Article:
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THE PROGRESSIVE FARMER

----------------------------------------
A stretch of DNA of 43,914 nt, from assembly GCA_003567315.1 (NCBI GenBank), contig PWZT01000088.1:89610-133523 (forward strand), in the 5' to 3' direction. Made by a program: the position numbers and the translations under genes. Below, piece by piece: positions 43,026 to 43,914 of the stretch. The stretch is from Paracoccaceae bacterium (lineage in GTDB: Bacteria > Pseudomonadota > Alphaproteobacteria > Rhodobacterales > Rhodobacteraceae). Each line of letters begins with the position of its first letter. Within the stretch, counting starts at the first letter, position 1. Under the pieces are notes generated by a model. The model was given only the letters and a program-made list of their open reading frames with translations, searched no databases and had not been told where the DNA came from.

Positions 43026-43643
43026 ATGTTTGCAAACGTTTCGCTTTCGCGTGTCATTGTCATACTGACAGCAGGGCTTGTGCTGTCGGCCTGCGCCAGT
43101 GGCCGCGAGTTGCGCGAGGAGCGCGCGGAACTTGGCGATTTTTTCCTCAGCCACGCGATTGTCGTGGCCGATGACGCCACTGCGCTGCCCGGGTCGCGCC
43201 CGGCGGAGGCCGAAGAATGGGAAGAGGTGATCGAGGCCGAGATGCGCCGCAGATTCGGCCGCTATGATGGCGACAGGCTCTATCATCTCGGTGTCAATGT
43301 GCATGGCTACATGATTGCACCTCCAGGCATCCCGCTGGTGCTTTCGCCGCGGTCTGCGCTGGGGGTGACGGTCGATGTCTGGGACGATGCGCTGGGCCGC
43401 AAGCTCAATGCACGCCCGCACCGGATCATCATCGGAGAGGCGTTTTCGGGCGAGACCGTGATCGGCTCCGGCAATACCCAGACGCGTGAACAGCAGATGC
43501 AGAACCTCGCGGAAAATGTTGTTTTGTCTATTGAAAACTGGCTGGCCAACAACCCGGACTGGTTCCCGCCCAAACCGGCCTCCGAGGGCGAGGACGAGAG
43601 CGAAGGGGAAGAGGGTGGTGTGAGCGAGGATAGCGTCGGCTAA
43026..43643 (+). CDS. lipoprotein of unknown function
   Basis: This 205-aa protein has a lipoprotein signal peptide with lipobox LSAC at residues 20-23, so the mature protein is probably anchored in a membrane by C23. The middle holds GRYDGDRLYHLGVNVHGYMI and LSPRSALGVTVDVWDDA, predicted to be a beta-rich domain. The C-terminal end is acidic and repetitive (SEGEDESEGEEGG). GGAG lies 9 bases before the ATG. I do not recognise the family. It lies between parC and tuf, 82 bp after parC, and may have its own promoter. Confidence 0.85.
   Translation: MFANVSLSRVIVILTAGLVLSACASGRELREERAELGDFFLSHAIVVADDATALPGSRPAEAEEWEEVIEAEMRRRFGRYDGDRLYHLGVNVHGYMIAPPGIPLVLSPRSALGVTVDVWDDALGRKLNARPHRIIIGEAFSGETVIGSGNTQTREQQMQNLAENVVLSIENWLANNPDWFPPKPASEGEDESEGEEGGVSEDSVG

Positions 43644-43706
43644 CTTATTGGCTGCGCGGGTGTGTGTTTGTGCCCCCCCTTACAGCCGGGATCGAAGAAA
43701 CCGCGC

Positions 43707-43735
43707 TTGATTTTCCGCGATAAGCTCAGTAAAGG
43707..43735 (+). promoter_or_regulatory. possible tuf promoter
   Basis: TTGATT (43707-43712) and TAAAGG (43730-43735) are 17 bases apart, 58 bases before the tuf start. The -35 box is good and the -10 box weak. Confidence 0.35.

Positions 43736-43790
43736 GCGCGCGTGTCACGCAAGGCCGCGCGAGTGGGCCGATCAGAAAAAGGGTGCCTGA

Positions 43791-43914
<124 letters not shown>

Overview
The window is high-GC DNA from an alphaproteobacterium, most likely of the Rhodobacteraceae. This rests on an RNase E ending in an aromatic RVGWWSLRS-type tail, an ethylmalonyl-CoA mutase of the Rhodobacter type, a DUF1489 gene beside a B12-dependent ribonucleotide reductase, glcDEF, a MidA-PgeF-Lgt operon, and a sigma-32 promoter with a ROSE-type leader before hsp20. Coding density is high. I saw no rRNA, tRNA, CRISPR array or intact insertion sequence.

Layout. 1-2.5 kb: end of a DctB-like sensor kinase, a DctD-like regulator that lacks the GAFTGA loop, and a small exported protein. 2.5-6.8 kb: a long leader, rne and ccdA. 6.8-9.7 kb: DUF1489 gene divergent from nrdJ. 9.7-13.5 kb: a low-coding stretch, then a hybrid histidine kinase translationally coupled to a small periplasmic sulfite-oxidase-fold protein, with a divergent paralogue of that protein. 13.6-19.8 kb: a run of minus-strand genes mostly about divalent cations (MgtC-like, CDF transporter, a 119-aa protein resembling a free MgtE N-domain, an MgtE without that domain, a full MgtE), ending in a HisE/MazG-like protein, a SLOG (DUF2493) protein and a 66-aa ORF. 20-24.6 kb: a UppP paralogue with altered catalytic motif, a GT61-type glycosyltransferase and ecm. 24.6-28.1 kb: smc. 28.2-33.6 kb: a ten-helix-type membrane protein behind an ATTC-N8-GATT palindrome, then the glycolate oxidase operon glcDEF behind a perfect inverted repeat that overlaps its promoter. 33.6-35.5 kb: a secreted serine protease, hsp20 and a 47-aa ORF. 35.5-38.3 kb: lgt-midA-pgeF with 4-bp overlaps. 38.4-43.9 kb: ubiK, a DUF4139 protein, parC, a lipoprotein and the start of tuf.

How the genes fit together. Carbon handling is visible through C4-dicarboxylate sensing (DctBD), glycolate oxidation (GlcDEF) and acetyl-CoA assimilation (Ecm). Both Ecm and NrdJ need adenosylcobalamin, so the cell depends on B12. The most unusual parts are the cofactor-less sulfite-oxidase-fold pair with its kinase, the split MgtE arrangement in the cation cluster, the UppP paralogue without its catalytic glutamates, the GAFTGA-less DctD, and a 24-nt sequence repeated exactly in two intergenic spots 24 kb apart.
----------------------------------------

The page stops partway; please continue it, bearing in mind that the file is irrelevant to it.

Tuesday, August 2, 1904. X 1 EDITORIAL CURRENT EVENTS: THE DRIFT OF THINGS AS WE SEE IT. Excepting the assassination Thursday of M. von Plehve, the Russian Minister of the Interior, last week was barren of events of the first order of importance. The meat packers' strike continued and grows more ominous; Tuesday the National Democratic Executive Committee met and elected Thomas Taggart, of Indiana, as National Chair man; Wednesday a delegation of prominent Re publicans broke the news gently to Mr. Theodore Roosevelt that he had been named as his party's candidate for President; in the Far East several minor battles between Jap and Cossack were reported. The Assassination of Von Plehve. The assassination of M. von Plehve, the lead ing member of the Russian cabinet, was by far the most momentous event of last week- The Czar alone excepted, there was no more powerful man in the Russian Government than Von Plehve; it is possible, in fact, that the Czar him self was a less potent factor in the administration than his great minister killed by a bomb thrown by a Finnish anarchist last Thursday. The con sternation excited in Russia was much like that caused by the fatal attack on President McKinley. Unlike our President, however, Von Plehve had done much to arouse the hatred of the masses, had done much to stir the bitterest furies in the human breast; and he had long lived in hourly dread of the assault which came last week. The reactionary policy of the" aristocratic Russian monarchy had no fitter exponent than Von Plehve. He believed that the common people had no rights that the government was bound to respect. The crudest instances of Russian tyranny the massacre of the Jews at Kishinev and the heart less oppression of Finland were ascribed to him, and the Czar has for years been led to favor a more drastic policy than he would have endorsed but for the influence of Von Plehve. It is worthy of note that the dead niinister's predecessor was also assassinated, and that only a few weeks ago General Bobrikoff, Governor of Finland, was shot by some fanatic crazed by the sufferings of his country. We would not be understood as justify ing these assassinations, but they are the natu ral and inevitable results of efforts to govern peo ple in the twentieth century by the cruel methods of the Dark Ages. Political Notes. We do not know very much about Mr. Tag gart, the new Democratic Chairman, except that he was the leader of the Parker forces in his State and has always been an earnest party worker whether the nominee was Cleveland or Bryan. We are inclined to regard him as the best selec tion that could have been made preferable to Sheehan of New York, Gorman with his foxy tricks, or August Belmont with his Wall Street alliances. Perhaps the ruling motive in the selec tion of Mr. Taggart, however, was a desire to give representation to the Middle West, both can didates on the Presidential ticket being from the East. One of the features of last week was the rumor and its prompt denial by the gentleman involved that Mr. Henry G. Davis, the venerable Vice Presidential candidate, was about to commi matrimony. Mr. Davis is eighty-one years old and as the Vice-President's chief business is to wait for the President to die, the country is still won dering why a man of his years was named for sec ond place on the ticket. And this reminds us that one of the happiest political articles of the year is Mr. Dooley's letter on the Vice-Presidency which he begins with the two scintillating para- graphs which we have reprinted in another column. Judge Parker will be formally notified of his nomination August 10th, and his letter of ac ceptance will appear shortly thereafter. Perhaps no other letter of acceptance for twenty-five years has been awaited with so much interest. Barring his gold standard telegram, the people know prac tically nothing of Judge Parker's personal opin ions and how the party platform will be modified by these opinions. There is no difference, so far as known, between his financial policy and that of the Republican and the people are anxious to see to recur to Mr. Dooley again whether or not there is justification for the Irish philoso pher's latest remark: " 'Has th' candydates accipted th' nommyna- tion f'r prisident? asked Mr. Hennessy. 'No.' said Mr. Dooley, fth' commities haven't med up their minds whether they will give th' Dimmy- crat nommynation to Rosenvelt an' th' Raypub- lican nommynation to Parker, or vicay varsy. It don't make much diff'rence annyway.'" Except on the negro question which still re mains the paramount issue in the South the par ties are undoubtedly nearer together than at any other time for the last twenty years. And with the two parties less sharply divided as to great political issues, the personality of the Presiden tial candidates, of course, will be an unusually im portant factor in this year's campaign. The Democratic State Executive Committee of North Carolina also met Tuesday. Senator Simmons was unanimously re-elected Chairman and Mr. A. J. Feild Secretary. A set of rules to govern the holding of party primaries was adopt ed, and a general sentiment in favor of the legal ixed primary was reported. This system now obtains, we believe, in every other State which has disfranchised the larger part of it3 negro citizens. The Committee also decided to work for joint canvasses between Democratic and Republi can candidates. Among our political notes the defeat of the dis pensary in the Wilmington election last week should also have attention a defeat by a majority of 690 in a total vote of 1,902. This is the first important election of the year in which the tem perance forces have failed. The liquor question is likely to play a very large part in the State campaign this year, and Senator Simmons is quoted as saying that the Watts Law will be one of the leading issues of the campaign. Joseph W. Folk for Governor of Missouri. The nomination of Joseph W. Folk for Gover nor of Missouri last week is a notable triumph for decency in politics. No one else in America has done so much to expose and punish bribery and corruption in office, and the fact that the com mon people of Missouri stood by him and brought him promotion instead of the political death with which the corrupt boodlers and bosses threatened bim this should be an inspiration to every Amer ican who is working for a nobler civic life. In this connection, it may be interesting to recall what we wrote of Mr. Folk nearly two years ago when his work had only well begun: "A year or two ago Mr. Folk was a young St. Louis lawyer of not unusual prominence, and to help him along his friends urged his nomination for Circuit Attorney. The machine did not see any reason to object, and he was nominated, every body supposing that Mr. Folk would be satisfied to plod along in the well-worn paths of his prede cessors. True, he did say that if elected he would do his full duty without fear or favor, but that was not unusual platitude. And so he was elected, and immediately set about protecting the public interests of his city, believing with all his soul that 'a public ofilce is a public trust and that he ought to stop short of hie duty for no man or set of men. Very soon he discovered evidences of corruption among the influential 'Honorables' who made up the city council, and it had never occurred to the unsophisticated Mr. Folk that a corrupt man should be free from prosecution because of wealth or social position, or the prefix 'Hon.' attached td his name. And so the young Circuit Attorney continued his 'pernicious activity collecting evidence and mak ing himself generally obnoxious to the bribe-takers and bribe-givers of old St. Louis. No influence could swerve him from what he thought to be the line of duty, no threats moved him, no prom ises allured. Corrupt Republicans and corrupt Democrats shared alike. He went on with the prosecution, calmly but with terrible earnestness. The corruptionists who laughed at first either fled the State or turned State's .evidence in the hope of lightening their sentences. So the work has gone on, and justice has been meted out to more than one of the high and mighty. And never should St. Louis forget its heroic young Circuit Attorney. He has shown both courage and pa triotism in a degree that has been surpassed by no warrior in the world's history." Mr. Folk's parents, it may be worth while to say, were natives of Bertie County, N. C, and two of his brothers are graduates of Wake Forest College. His election as Governor is assured, and many Republicans are demanding that their party nominate no one in opposition to him. Alexander Hamilton Again. In connection with our comment on the centen ary of the death of Alexander Hamilton last week, we think it will interest the average reader to give another paragraph as to the part played by the famous financier in the making of this Govern ment. It is decidedly singular, when one comes to think of it, that so much of the policy of our American republic has been shaped by a man who frankly declared (June 26, 1787) : "I do npt think favorably of republican government." "The best form of government." he said, "is the British" and the British system then was infinitely less democratic than now. Hamilton's great ob ject was to build up a strong centralized govern ment. Perhaps the best brief outline of his pol icy is given in the biography written by one of his admirers, Charles A. Conant (Houghton, Mifflin & Co., Publishers), and recently reviewed in The Progressive Farmer : "Hamilton advanced a doctrine which was eag erly embraced by the party which was growing up around him, but which was as resolutely op posed by the other party. This was the doctrine of the implied powers granted to the new govern ment by the Constitution. It is doubtful whether the Constitution would have been ratified by Vir ginia and other States if this doctrine had been set forth and defended in the State conventions by the friends of the Constitution. This by no means implies that the policy and doctrine of Hamilton were not wise and far-sighted. Hamil ton had definite aims before him, and it was his legitimate mission to educate public sentiment up to the point of accepting those aims and of grant ing him the means for carrying them out. The doctrine of the 'implied powers' rested upon the theory that unless they were directly prohibited by the Consitution, all powers were granted to the government by implication which were found necessary and proper for carrying out the powers specifically granted. Jefferson came to believe, if he did not believe at the outset, that the govern ment was pne of delegated powers and strictly limited to those enumerated in the Constitution. The doctrine of Hamilton, from this point of view, was revolutionary. It meant the conversion of a government holding limited delegations of power from the people and the States into a government making supreme power, capable of taking an infinite variety of measures whenever Congress, in the exercise of its discretion, believed that such measures would contribute to the well being of the Union. The State governments, coming closer to the people than the Federal government, were most directly threatened by this assumption of power, and it was as the cham pions of State rights as well as democratic ideas that Jefferson and his friends took their ground as the advocates of the strict construction of the Constitution."